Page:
Long gone are the days of having to scrub the deck or man the rigging. Although you can learn rigging skills on a tall ship cruise vacation, you are more likely to engage in chilled out activities on board. Although unlike cruise liners, you won’t find any cinemas, casinos or cheesy singers, you might take part in a wildlife lecture, watch a David Attenborough movie, or just browse the library full of maps and books about where you are going and what you are likely to see. There are no ball gowns, no black tie, but is all very casual, relaxed and very personal. Instead of dining with the captain, you can often go up on the bridge and chat with him about where you are going and what you are up to for the day. The expert expedition leaders hang out with you on board at all times too, always full of knowledge about wildlife, geography and so on. Or you can just chill out on deck and watch the world go by, of course.

Mealtimes


This will vary according the type of small ship cruise you are on. However, ships’ cooks always appreciate that the sea air whets an appetite and hearty meals are par for the course. Don’t be expecting giant cruise liner ‘eat all you can’ buffets, however. Small ship cruises are more likely to pick up some seafood in a local port and create a chowder fish pie for everyone. Or if you are on a small sailing vessel, you may like to help fish for your supper too. They are also likely to buy fresh food within easy distance of mooring, so it is much more likely to be sustainably sourced. The smaller the ship, the easier it is to create a good relationship with the chef, so you can talk about your dietary needs or tastes too.

Excursions


This is a term emanating from the huge cruise liners, really, where getting off the ship is considered almost like an optional extra, and the facilities on board are the big selling point. Indeed, on the mammoth ships, many of the passengers don’t even disembark. On small ship cruises the opposite is the case. The ship is really only used for getting from A to B. The common denominator for everyone is what you are going to see what you get there, and the many activities you can do there too. You might take a zodiac trip around ice bergs, go hiking up an Alaskan mountain, cycle along the Croatian coast, go wildlife watching on Antarctica, kayaking around the Scottish islands, diving to see remnants of ancient Grecian civilisations or snorkelling off an uninhabited island in the Maldives.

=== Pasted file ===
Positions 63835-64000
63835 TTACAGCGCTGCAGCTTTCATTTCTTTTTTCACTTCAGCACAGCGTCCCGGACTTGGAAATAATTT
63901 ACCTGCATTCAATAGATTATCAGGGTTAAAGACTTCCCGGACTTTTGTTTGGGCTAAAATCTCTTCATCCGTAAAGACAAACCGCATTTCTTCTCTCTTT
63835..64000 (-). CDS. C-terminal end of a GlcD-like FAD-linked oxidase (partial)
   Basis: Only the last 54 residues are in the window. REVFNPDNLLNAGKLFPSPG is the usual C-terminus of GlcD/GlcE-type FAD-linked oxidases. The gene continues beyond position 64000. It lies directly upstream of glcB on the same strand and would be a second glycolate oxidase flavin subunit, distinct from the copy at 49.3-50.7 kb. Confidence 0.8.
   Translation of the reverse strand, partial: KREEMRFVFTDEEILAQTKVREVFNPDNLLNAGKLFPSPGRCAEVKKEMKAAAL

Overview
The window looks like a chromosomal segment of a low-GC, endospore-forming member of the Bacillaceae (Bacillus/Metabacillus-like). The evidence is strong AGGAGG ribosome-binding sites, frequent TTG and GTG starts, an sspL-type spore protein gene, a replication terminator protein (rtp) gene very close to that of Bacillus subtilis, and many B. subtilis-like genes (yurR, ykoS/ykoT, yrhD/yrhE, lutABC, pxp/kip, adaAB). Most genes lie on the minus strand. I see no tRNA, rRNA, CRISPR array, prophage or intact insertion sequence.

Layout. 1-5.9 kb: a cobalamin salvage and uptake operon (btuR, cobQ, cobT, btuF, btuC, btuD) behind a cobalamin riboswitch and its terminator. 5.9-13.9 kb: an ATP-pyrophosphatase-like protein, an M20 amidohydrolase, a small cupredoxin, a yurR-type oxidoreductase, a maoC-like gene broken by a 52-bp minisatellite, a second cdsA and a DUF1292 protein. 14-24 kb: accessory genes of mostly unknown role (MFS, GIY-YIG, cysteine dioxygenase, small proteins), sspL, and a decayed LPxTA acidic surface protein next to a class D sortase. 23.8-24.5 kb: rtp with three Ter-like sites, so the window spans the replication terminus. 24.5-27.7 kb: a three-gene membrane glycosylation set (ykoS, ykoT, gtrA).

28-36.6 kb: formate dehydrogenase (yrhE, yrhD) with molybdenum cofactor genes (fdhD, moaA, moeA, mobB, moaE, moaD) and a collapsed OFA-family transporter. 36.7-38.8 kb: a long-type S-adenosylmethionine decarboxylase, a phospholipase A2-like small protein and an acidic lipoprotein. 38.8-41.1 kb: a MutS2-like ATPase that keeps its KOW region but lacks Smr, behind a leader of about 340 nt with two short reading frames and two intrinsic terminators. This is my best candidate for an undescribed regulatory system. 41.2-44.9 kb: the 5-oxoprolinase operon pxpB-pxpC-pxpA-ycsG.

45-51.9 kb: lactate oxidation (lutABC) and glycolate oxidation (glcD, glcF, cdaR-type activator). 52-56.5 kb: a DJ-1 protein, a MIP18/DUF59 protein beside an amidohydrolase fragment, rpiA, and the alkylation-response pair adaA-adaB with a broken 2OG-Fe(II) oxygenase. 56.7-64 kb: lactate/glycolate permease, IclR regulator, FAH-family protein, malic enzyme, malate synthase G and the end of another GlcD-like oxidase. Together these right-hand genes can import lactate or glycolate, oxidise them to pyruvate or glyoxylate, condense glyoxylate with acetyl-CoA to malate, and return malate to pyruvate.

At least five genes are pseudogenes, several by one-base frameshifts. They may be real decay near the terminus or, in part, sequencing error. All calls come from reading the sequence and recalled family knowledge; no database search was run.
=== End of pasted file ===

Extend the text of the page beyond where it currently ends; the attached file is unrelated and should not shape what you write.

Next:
Ship mates


A lot of people, if they have travelled on a small ship, like to stay with the same ship. They ask where that ship is going next, and just follow her round wherever she goes. You get to know the ship, her skipper and crew, and so meeting them all in a completely different destination, sometimes on the other side of the world, is very exciting. A lot of the polar ships do both North and South. So they will do Spitzbergen from June through until end August/September, and then they’ll sail down and start Antarctica around the end of October/beginning of November until end February/beginning of March. And then if there are any updates needing doing to the ship, they have that time in between to go into dry dock for a couple of weeks or so.
Photo credits: [What size is a 'small ship': David Precious] [Going with the flow: Kitty Terwolbeck] [Small group vacations: Leidolv Magelssen] [Cabin fever: Jason Pratt] [Onboard activities: _dChris] [Mealtimes: Jorge Láscar] [Excursions: Andreas Kambanis] [Ship mates: St Hilda's Sea Adventures, Scotland]
Written by Catherine Mack